Climate change is happening now and it will likely continue to happen in the future. We can only mitigate its effects by working now to improve our prospects of a better future. Everyone has a part to play including the gaming and esports industries.
But just how bad is the effect of esports on the environment? We know the damage fume-spewing cars and planes can cause, surely playing a few games on the console or PC isn’t anywhere near as bad?
Or is it?
What Is Esports Carbon Footprint?
There is a general feeling amongst the esports community that gaming and esports is generally a cleaner and greener option than many other industries in the world today. However, as the industry continues to grow, so does its carbon footprint and it is this which is becoming a big problem.
Esports is estimated to use 34 terawatt-hours of energy each year. That doesn’t sound much until you realise that this is the equivalent of 5 million cars on the road.
A number of companies heavily involved in the esports industry use petroleum-based substances when making their hardware. Esports executives and top-level players can rack up tens of thousands of air miles in a year moving around the globe in airplanes and jets.
Another report revealed that in the United States, the average gamer will spend $2,200 on energy over five years and will pump out 2,000 pounds of carbon into the atmosphere every year over that period, simply by playing their favourite games and esports titles.
That is the equivalent of charging a smartphone 115,000 times or driving a typical car 2,250 miles.
But what do those figures mean in global terms? Well in the United States, another study published in the Computer Games Journal estimated that in the US alone, video gamers produce 24 megatonnes of carbon dioxide per year.
That is more than the entire carbon dioxide output each year of entire countries like Sri Lanka, Estonia, and Lebanon.
Problematically, while some new technology aims to mitigate this (the move from purchasing boxed games to downloading digital copies is reckoned to produce just a fifth of the CO2 emissions and new consoles, such as the PS5 and Xbox Series X are the most energy-efficient iterations of those machines), some other new tech is even more energy inefficient, such as cloud-based streaming or VR-headsets.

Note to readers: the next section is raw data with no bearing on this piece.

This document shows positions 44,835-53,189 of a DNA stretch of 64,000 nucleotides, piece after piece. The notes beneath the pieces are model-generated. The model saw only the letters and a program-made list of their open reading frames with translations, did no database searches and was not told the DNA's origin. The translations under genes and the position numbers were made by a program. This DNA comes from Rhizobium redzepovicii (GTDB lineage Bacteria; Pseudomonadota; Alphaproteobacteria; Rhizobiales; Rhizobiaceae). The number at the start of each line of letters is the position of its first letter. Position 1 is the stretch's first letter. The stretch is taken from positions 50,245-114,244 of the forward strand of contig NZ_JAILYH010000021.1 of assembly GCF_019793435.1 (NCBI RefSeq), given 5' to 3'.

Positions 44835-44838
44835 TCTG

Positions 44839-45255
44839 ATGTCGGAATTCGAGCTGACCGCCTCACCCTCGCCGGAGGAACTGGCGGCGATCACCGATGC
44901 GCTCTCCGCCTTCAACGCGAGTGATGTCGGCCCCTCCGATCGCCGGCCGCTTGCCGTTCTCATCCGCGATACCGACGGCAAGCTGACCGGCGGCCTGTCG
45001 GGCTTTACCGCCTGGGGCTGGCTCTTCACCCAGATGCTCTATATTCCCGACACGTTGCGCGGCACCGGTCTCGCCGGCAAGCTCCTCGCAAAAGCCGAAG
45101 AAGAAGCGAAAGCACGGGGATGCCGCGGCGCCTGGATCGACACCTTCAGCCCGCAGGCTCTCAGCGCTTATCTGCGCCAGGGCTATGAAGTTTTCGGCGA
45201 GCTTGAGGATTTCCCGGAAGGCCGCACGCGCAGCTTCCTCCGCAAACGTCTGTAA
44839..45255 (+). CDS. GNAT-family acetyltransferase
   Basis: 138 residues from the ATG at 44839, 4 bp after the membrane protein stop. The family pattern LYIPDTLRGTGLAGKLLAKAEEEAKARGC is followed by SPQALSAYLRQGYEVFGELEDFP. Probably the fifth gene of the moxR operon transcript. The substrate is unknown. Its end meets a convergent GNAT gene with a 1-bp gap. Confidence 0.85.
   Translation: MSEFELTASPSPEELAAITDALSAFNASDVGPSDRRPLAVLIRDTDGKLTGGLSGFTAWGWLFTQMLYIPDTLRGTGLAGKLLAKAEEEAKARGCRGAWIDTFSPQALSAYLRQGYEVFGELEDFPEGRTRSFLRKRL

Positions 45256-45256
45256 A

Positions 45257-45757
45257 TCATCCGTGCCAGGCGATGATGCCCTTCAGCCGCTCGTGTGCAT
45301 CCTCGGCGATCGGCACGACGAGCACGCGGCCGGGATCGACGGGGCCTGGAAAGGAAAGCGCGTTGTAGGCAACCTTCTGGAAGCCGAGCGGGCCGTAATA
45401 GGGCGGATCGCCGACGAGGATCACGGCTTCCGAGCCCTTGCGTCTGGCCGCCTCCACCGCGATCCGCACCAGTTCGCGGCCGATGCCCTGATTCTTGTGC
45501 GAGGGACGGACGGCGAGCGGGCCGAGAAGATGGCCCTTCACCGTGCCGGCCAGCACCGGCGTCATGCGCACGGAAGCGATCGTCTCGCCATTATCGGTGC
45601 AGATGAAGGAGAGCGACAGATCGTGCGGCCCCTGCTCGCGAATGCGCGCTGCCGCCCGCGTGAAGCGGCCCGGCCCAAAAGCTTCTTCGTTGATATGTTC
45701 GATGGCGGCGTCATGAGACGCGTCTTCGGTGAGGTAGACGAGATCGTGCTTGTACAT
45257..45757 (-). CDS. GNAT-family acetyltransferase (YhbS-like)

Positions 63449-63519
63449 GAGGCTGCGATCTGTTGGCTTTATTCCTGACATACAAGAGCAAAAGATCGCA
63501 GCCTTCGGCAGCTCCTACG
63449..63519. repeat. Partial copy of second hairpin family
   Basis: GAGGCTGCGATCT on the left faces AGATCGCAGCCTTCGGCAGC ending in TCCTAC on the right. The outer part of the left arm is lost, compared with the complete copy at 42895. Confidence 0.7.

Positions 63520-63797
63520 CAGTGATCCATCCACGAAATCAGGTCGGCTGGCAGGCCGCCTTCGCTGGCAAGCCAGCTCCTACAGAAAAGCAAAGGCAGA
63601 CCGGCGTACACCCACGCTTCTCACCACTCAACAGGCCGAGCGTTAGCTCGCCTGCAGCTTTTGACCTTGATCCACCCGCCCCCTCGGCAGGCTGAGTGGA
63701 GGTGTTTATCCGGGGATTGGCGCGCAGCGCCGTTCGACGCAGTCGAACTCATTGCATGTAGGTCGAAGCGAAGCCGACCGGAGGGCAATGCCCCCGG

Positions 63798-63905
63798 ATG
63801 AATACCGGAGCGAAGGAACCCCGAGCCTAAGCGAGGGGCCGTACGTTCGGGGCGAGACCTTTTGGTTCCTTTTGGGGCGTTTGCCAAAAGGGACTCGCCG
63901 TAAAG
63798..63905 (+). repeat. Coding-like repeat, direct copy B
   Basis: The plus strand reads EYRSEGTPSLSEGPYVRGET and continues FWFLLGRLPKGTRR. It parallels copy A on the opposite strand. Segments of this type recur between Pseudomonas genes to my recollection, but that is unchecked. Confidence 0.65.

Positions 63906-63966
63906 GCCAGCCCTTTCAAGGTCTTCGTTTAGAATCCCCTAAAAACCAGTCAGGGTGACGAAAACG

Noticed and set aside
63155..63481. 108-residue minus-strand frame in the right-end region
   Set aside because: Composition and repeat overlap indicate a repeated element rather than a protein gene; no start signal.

What can the Esports Industry do to become cleaner and greener?
The good news is that when it comes to esports and climate action, the two different spheres of life are already intertwined and there are a number of initiatives taking place to help reduce esports carbon footprint.
Global Esports Federation Joins Sports For Climate Action Initiative
Championing climate action in the esports community.
— Global Esports Federation (@GE_Federation) March 19, 2021
One big positive came back in March 2021 when the Global Esports Federation announced that it had joined the Sports for Climate Action initiative. This commits the esports sector towards a future of low-carbon emissions.
In addition to that, it also means that esports should be looking to promote greater environmental responsibility, promoting sustainable and responsible consumption of energy, educating others on climate action, and advocating for climate action through its major sources of communications.
By joining Sports for Climate Action, GEF has put esports on a track to a lower-carbon future. The question is, how quickly can it get there.
To do so, more may well be needed but more action is also being taken by key players within the industry.
Razer Takes Bold Steps
One company that has made numerous moves towards becoming one of the industry leading sustainable gaming companies is Razer. A short while back, the company announced that it had devised a Sneki Snek campaign to save 100,000 trees.
However, by March 2021, the campaign had been hugely successful and had already saved 100,000 trees in places like Indonesia, Madagascar, and Brazil. Impressed by the success of the campaign, Razer immediately extended the campaign, promising to save a million trees.